Coinbase Announced its $250,000 Bug Bounty After being Informed a Flaw on February 11
Coinbase has announced a $250,000 reward for people who discovered security flaws after being informed of a flaw on February 11. The crypto exchange received a report from a third-party researcher indicating that they had uncovered a flaw in the crypto exchange’s trading interface.
According to a recent Coinbase’s blog post, this is the timeline:
- 10:16 AM: A member of the crypto community tweets that they have uncovered a serious flaw in the Coinbase trading interface, and requests contacts in the platform’s Security team.
- 11:00 AM: Based on limited initial information provided by intermediaries, the platform’s Security declares an incident and mobilizes engineering resources to begin testing all trading interfaces to determine the validity of the alleged bug.
- 11:21 AM: The crypto researcher files a vulnerability report via HackerOne, Coinbase’s bug bounty platform, indicating that the flaw resides in a specific API for Retail Advanced Trading. The platform’s engineers also complete a review of all other user interfaces and Coinbase Exchange APIs and determine that they are not impacted.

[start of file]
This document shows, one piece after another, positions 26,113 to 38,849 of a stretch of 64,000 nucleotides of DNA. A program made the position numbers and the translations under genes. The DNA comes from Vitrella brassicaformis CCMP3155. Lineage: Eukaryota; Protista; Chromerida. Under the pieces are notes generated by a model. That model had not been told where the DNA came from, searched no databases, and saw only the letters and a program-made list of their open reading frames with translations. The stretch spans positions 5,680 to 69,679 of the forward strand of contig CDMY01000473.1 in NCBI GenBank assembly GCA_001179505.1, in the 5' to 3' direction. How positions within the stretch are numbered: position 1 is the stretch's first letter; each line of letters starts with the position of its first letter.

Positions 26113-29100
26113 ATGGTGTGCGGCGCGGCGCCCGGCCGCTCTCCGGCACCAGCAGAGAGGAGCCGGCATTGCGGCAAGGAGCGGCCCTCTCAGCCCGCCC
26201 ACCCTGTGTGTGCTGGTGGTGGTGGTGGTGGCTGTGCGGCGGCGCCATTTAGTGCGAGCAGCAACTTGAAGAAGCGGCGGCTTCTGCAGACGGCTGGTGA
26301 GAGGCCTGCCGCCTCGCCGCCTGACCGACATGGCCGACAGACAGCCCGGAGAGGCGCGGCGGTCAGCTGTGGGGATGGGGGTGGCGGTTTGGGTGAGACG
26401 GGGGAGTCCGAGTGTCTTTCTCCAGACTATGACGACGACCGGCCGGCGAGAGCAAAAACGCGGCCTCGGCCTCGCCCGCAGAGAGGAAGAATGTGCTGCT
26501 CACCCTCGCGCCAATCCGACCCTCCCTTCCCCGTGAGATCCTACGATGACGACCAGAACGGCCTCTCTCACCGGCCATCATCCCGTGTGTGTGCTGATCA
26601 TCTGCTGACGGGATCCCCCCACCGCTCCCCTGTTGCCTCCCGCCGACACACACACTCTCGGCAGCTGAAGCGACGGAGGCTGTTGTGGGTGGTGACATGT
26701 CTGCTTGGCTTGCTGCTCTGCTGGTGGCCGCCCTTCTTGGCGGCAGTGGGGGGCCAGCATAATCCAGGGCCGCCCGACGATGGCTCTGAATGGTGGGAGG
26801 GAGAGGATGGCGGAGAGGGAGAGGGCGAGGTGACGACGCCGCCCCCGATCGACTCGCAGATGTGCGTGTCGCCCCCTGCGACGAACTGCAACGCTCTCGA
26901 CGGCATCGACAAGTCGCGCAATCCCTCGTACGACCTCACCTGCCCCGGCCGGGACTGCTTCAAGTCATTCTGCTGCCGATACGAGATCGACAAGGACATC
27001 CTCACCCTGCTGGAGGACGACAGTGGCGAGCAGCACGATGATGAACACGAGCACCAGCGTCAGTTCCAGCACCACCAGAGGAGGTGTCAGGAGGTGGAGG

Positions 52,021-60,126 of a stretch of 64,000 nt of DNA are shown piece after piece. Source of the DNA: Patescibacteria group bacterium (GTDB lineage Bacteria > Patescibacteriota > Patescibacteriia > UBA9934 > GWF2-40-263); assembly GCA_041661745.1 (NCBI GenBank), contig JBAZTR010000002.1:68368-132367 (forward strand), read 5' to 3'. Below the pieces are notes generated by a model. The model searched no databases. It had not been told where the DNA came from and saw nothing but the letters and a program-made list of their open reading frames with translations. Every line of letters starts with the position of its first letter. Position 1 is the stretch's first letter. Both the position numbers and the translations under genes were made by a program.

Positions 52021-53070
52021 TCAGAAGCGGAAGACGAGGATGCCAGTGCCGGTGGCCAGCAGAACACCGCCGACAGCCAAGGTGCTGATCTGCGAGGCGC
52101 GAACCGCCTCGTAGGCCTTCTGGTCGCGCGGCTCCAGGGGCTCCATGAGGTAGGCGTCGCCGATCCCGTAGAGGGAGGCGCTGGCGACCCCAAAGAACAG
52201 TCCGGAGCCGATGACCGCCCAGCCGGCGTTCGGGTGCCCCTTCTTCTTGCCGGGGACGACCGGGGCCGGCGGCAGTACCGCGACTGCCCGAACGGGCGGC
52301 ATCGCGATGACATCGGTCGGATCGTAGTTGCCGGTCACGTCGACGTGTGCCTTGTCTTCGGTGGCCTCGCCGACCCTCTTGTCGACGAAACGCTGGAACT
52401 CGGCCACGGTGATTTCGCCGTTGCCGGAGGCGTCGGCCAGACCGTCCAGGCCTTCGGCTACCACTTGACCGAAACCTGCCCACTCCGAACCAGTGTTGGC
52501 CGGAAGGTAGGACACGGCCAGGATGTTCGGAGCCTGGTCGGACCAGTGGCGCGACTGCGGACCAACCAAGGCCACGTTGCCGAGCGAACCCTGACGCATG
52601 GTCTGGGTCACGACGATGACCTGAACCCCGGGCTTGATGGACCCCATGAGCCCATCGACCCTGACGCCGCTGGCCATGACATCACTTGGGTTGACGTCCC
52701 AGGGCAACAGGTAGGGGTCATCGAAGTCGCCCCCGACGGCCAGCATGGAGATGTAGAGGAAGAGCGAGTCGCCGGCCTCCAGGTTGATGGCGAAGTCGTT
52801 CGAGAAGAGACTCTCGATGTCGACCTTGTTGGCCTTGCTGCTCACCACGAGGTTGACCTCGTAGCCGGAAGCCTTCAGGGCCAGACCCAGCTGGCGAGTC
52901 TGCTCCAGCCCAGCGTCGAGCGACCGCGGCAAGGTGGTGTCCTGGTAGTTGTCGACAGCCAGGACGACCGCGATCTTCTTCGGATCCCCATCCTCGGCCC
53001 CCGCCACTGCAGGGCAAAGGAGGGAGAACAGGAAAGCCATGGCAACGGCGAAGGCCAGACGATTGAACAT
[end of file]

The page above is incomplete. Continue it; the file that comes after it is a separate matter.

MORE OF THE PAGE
- 11:42 AM: The crypto exchange engineers are able to reproduce the bug, and the Retail Advanced Trading platform is placed into cancel-only mode, disabling new trades.
- 4:01 PM: A patch is validated and released, resolving the incident.
CoinBase Flaw’s Root Cause
The underlying cause of the bug was a missing logic validation check in a Retail Brokerage API endpoint, which allowed a user to submit trades to a specific order book using a mismatched source account. This API is only utilized by their Retail Advanced Trading platform, which is currently in limited beta release.
To give an example:
- A user has an account with 100 SHIB, and a second account with 0 BTC.
- The user submits a market order to the BTC-USD order book to sell 100 BTC, but manually edits their API request to specify their SHIB account as the source of funds.
- Here, the validation service would check to determine whether the source account had a sufficient balance to complete the trade, but not whether the source account matched the proposed asset for submitting the trade.
- As a result, a market order to sell 100 BTC on the BTC-USD order book would be entered on the Coinbase Exchange.
There were mitigating factors that would have limited the impact of this flaw had it been exploited at scale. For example, the crypto exchange has automatic price protection circuit breakers, and their trade surveillance team continuously monitors their markets for health and anomalous trading activity.
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